by Lorenzo Piccoli
Auguste-Rosalie Bisson (1826–1900) was a French photographer. In 1860, together with his brother Louis-François, he attempted to take pictures from the summit of Mont Blanc. The expedition failed.
One year later, in 1861, Auguste-Rosalie Bisson went back to the Month Blanc, taking with him 25 porters to carry his equipment. The team reached the 15,781-foot summit on July 25, 1861. It was only during the descent that Bisson set up the tent and cameras, pose the figures in positions emblematic of their climb, and make pictures of the “ascent” (though the team’s tracks are visible on the high snowy slope in the background).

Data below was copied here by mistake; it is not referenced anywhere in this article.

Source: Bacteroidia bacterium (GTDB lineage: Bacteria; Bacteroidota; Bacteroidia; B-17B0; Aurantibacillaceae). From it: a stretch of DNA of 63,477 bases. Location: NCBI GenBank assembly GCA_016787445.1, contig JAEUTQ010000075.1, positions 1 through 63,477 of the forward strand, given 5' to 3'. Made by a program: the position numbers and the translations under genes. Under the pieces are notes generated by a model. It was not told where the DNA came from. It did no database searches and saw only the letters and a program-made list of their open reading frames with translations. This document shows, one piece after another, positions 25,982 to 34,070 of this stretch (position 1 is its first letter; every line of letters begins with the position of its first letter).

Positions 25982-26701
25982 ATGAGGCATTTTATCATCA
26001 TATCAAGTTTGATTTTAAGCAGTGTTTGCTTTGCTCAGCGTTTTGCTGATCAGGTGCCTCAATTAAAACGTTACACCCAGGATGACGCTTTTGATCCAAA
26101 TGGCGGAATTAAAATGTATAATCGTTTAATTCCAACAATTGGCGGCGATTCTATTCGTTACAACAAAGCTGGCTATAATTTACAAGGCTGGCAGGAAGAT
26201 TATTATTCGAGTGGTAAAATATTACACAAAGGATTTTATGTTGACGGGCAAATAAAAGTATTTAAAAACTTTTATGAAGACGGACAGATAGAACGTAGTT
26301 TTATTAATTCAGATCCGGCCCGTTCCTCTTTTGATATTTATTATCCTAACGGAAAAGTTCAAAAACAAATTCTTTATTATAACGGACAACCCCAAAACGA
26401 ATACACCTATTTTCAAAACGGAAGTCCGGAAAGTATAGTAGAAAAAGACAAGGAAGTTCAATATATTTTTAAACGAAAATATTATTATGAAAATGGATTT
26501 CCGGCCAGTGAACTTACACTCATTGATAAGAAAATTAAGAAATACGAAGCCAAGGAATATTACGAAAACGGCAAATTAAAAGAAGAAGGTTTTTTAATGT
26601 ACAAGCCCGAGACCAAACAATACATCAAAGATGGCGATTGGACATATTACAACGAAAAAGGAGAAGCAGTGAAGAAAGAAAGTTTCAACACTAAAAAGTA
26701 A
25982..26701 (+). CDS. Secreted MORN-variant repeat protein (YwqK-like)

These, and the other photos of Auguste-Rosalie Bisson, are difficult to find. Some of them are exposed at MoMa and The Metropolitan Museum of Art in New York. Go and see them, if you have a chance.